Time comes to a halt on All Souls Day (Todos Santos), November 2, a day of ancient ritual.
I learned that lesson when I spent the day with a Mexican family in Puebla, Mexico.
To miss this celebration of death was simply unheard of. Our place was the cemetery, where the grandparents lay under thick slabs of cement, their fading photographs a testimony to the relative shortness and impermanence of earthly life.
After packing up various mole sauces, tortillas, pozole, candied squash, pan de muertos made into human shapes, tamales, tequila, and fresh fruit, I rode in a taxi to the cemetery with the rest of the family. After scrubbing off lichen, stains, bird droppings, and weeding around the graves, I helped to spread out the colorful tablecloth on top of family graves. And there we picnicked. Putting fresh marigolds and burning candles on the graves, seeing old friends attending the graves of their loved ones, sharing reminisces, and telling stories, no one needed to go anywhere else. And no one expected them to.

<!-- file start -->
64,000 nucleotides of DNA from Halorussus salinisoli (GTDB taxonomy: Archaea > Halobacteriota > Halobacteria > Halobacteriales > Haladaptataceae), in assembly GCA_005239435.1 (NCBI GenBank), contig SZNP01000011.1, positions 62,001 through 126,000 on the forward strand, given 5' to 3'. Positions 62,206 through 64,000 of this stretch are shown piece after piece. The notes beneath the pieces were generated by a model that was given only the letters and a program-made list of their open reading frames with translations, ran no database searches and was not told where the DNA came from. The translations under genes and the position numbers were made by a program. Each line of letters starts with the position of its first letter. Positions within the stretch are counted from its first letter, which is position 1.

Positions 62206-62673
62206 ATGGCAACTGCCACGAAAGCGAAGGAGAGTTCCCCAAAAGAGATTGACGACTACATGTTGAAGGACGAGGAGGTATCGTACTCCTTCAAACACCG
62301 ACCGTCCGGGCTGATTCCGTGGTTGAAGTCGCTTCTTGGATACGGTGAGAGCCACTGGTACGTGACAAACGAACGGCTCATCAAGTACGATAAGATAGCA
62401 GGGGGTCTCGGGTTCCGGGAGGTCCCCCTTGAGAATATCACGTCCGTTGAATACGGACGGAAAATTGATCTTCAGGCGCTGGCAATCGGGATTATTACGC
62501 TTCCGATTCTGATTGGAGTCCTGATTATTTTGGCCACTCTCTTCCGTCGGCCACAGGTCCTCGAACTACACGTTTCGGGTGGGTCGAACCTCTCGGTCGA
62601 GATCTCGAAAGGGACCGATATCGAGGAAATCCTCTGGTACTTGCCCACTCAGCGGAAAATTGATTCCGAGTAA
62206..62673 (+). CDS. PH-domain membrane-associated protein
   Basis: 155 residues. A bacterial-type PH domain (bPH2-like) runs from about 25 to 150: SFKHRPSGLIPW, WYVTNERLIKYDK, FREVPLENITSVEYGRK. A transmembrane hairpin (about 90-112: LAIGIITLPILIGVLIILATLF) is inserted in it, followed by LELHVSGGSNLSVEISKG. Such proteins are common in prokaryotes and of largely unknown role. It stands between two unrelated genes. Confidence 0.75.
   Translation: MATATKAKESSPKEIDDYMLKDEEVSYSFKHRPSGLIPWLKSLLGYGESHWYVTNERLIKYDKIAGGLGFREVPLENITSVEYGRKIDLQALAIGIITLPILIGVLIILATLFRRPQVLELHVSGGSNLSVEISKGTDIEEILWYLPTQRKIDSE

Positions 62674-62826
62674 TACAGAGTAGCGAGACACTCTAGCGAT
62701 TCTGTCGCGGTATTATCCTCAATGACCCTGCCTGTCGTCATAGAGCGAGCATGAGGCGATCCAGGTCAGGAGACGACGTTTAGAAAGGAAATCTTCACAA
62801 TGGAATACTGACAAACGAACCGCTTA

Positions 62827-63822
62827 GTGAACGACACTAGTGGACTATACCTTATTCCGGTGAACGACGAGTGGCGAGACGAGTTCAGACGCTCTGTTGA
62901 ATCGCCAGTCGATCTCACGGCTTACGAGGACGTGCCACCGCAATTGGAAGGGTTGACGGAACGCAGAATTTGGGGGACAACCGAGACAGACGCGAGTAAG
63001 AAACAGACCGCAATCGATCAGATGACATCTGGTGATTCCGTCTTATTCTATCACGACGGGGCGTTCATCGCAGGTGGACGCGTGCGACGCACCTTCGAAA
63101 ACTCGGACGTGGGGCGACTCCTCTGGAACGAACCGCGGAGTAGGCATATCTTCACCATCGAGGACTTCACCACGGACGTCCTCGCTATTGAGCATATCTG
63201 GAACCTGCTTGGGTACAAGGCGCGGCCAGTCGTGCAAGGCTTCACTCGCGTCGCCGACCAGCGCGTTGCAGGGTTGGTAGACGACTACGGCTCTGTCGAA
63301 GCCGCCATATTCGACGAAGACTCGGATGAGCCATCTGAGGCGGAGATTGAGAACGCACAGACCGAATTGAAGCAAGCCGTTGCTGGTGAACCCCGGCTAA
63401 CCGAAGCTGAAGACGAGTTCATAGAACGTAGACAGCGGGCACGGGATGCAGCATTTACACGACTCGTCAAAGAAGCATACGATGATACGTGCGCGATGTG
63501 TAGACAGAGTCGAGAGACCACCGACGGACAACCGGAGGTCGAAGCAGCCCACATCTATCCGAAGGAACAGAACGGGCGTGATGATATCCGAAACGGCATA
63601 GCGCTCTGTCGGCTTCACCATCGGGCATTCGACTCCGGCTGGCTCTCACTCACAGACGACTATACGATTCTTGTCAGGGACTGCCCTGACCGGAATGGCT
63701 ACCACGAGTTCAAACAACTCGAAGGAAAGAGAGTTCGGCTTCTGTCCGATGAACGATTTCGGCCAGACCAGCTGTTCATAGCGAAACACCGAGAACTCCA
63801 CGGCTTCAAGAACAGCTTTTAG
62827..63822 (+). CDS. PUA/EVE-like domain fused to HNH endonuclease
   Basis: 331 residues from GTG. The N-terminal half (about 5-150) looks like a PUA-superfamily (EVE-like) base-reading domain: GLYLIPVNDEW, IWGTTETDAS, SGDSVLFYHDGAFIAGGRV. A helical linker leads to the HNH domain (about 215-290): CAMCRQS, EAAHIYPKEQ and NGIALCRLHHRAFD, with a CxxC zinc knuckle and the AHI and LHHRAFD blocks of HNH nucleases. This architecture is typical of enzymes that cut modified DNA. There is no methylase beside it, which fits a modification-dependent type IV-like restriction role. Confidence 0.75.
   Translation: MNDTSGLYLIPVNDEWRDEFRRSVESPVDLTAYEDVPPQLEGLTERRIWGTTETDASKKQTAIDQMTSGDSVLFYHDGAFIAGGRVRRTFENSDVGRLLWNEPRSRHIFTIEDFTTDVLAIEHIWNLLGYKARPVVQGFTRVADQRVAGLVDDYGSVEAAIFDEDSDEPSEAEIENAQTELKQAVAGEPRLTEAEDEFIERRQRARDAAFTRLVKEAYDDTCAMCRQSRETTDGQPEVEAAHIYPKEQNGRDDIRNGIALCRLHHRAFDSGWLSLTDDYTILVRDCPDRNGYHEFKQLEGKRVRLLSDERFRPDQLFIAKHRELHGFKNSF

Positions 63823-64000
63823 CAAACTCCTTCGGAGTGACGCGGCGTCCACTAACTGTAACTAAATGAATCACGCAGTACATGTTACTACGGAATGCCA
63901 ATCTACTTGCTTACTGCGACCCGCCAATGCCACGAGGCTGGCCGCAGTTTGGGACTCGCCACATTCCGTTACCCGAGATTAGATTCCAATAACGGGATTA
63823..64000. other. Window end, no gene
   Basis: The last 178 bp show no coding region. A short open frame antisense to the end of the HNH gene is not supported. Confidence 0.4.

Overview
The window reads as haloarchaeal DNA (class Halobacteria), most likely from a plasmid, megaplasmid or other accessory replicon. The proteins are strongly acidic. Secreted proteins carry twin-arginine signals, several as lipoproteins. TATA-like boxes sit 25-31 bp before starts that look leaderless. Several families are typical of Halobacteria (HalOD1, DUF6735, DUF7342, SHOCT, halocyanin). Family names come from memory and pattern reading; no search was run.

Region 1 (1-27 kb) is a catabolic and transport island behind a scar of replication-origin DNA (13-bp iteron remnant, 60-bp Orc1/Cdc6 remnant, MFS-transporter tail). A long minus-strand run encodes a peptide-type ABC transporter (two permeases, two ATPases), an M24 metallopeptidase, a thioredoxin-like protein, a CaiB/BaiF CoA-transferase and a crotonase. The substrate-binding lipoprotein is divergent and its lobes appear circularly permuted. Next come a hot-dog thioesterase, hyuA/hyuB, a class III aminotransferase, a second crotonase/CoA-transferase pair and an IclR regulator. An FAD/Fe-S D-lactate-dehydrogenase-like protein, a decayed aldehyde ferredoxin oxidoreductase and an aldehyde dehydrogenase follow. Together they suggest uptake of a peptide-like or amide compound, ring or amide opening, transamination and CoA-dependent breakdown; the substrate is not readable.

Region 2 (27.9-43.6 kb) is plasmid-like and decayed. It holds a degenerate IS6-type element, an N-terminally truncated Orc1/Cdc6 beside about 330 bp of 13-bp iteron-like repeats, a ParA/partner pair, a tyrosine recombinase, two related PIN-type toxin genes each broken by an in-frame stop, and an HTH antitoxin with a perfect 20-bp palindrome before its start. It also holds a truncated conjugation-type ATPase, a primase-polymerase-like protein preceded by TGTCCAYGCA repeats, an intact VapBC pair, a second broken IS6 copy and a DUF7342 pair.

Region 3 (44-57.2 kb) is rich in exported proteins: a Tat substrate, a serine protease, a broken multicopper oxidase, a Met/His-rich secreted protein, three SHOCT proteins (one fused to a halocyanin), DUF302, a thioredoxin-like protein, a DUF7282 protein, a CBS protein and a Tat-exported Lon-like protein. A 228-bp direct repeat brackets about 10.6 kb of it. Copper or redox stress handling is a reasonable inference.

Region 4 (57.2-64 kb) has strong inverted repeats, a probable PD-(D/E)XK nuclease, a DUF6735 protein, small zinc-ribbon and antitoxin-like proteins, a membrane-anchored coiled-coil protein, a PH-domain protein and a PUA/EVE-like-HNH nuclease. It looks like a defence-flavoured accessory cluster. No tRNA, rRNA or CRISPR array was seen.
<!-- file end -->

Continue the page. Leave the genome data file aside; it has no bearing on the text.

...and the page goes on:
That day, the sun shone like the star it is. But the chill air, around 60 degrees, promised the gray, drizzly days of late November to come. I pulled my black and gray rebozo tighter around me to keep out the wind as I sipped the corn-thickened atole. Night came. And still the singing, the chanting, continued. The blazing candles cast eerie shadows over the smiling faces of the people, and leaves rustled at their feet.
How differently we “norteamericanos” view death!
© 2012 C. Bertelsen
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